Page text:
Pathways
Pre-Formal Pathway

Intent:

The pre-formal pathway is designed for learners with profound and complex needs who are at the very earliest stages of development. The curriculum is broken down into very small steps in order to provide as much opportunity as possible for them to make progress. The pre-formal pathway focuses on the early communication, cognitive, social and emotional skills that are the foundation of learning. It is a curriculum that recognises the importance of therapeutic work, movement and play in a child’s development and the need for sensory and multi-sensory approaches to learning.

Implementation:

The main route to learning for both pre-formal and informal curriculum pathways is through personalised targets with one-to-one teaching and support. Both pre-formal and informal curriculum pathways ensure learning is holistic with all parts of the curriculum interconnected. It builds in sufficient time for learners to repeat, practise and consolidate skills, recognising the learners’ need for consistency. It develops learners’ levels of engagement by finding out what interests and motivates them. Recognises each learner’s need for different levels of sensory stimulation or sensory integration. We recognise learners will need to be taught to transfer or generalise skills.
Learners on these pathways communicate in different ways and often their actions and sounds need to be interpreted by adults in order to develop a more structured form of communication that can be more widely understood. A consistent ‘Total Communication’ approach is essential so that each learner has the opportunity to process and respond. A range of alternative and augmented communication aids are used to allow pupils to communicate choices and to control the world around them. Some of our learners will use body movement, facial expression and vocalisation to communicate and respond. Others will be able to respond through gesture, signing, eye-pointing and simple spoken language. Objects of reference, symbols and on body signing are methods that can be used to develop awareness, anticipation, choice making and understanding. These early learning skills cannot be easily assigned to discrete curriculum areas as many of the skills overlap. The curriculum is personalised for each student based on assessments of individual needs and focus on the following curriculum areas:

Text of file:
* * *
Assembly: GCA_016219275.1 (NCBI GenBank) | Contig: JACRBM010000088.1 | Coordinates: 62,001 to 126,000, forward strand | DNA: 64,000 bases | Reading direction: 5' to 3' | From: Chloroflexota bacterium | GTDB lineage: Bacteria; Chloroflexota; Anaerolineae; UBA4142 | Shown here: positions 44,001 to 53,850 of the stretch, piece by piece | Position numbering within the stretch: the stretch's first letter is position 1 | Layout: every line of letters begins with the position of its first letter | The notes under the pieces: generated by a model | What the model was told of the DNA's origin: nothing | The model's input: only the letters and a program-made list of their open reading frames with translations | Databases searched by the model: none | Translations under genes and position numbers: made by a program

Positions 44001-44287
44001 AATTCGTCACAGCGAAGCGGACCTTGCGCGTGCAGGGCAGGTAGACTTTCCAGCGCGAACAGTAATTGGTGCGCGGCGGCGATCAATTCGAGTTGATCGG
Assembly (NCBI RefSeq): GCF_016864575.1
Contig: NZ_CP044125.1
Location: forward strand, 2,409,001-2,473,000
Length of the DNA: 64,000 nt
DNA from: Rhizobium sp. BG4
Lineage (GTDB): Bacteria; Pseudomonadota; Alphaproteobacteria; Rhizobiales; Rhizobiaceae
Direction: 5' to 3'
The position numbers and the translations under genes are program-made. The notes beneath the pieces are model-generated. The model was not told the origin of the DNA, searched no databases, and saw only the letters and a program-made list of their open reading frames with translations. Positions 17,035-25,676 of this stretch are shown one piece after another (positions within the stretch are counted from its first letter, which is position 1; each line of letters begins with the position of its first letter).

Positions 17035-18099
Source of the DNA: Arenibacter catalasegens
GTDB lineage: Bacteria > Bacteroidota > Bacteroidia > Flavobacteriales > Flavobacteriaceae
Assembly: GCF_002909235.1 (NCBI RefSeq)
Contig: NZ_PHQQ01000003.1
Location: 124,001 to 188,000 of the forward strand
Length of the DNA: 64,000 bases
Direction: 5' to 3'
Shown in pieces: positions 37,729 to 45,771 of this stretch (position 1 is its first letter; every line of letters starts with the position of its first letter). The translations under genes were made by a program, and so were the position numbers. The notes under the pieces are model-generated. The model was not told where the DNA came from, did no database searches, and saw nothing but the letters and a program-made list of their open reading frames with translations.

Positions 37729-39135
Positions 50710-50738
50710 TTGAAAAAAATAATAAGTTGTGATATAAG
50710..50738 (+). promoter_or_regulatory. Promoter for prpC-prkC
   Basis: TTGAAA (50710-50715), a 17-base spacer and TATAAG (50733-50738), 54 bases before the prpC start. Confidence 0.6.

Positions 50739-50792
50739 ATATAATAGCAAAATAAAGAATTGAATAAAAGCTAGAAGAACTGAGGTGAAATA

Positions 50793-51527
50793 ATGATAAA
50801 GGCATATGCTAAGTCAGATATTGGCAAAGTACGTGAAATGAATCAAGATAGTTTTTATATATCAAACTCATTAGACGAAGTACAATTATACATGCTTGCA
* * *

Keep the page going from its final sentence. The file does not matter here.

· Communication and interaction
· Cognition and learning
· Physical and sensory
· Personal Care and Independence
Individual skills identified in these curriculum pathways are developed continuously, that is during regular individual sessions and generalised in group sessions. Many activities within these pathways provide a breadth of experiences for learners to develop their individual skills. Repetition is key for these learners so they can practise the same skill in a range of contexts and learning environments. Opportunities to experience subject learning such as humanities, science and P.S.H.C.E. are provided through topics of experience with a cross-curricular content.

Impact: Learners that follow pre-formal and informal pathways will have the opportunity to achieve accreditation at the end of Key Stage 5 through NOCN Personal Progress or Independent Living Skills. Leaners’ skills, knowledge, experiences and understanding are recorded in relation to their level of engagement. For many of our learners on these pathways their destinations will involve moving into a social care setting or attending a specialist post 19 college. For some, supported living may be appropriate with support to access the community. Our role, as educators for these learners is to ensure they have the skills needed to communicate and express their needs and wants to their support workers. This is a fundamental part of their curriculum experience whilst at Regency to enable learners to have the best opportunity to play a full part in the community as they mature into adulthood and leave Regency.

Informal Pathway

Intent:

The informal pathway meets the needs of our learners who have significant sensory and communication needs and who require an ongoing sensory-based pedagogical approach. They have significant and specific needs in the areas of sensory development, communication and interaction with a potential diagnosis of sensory processing disorder and Autistic Spectrum Disorder. The curriculum includes regular and repeated opportunities for structured activities with pupils working individually (1:1 with staff) and in small groups to develop social communication and interaction. The environment is designed to be low stimulus with the ability to change lighting, resources and activities to suit the individual and group needs. Informal learners communicate with the support of VOCA, AAC, signing, eye-pointing, symbols, pictures, objects and PECS.

Implementation: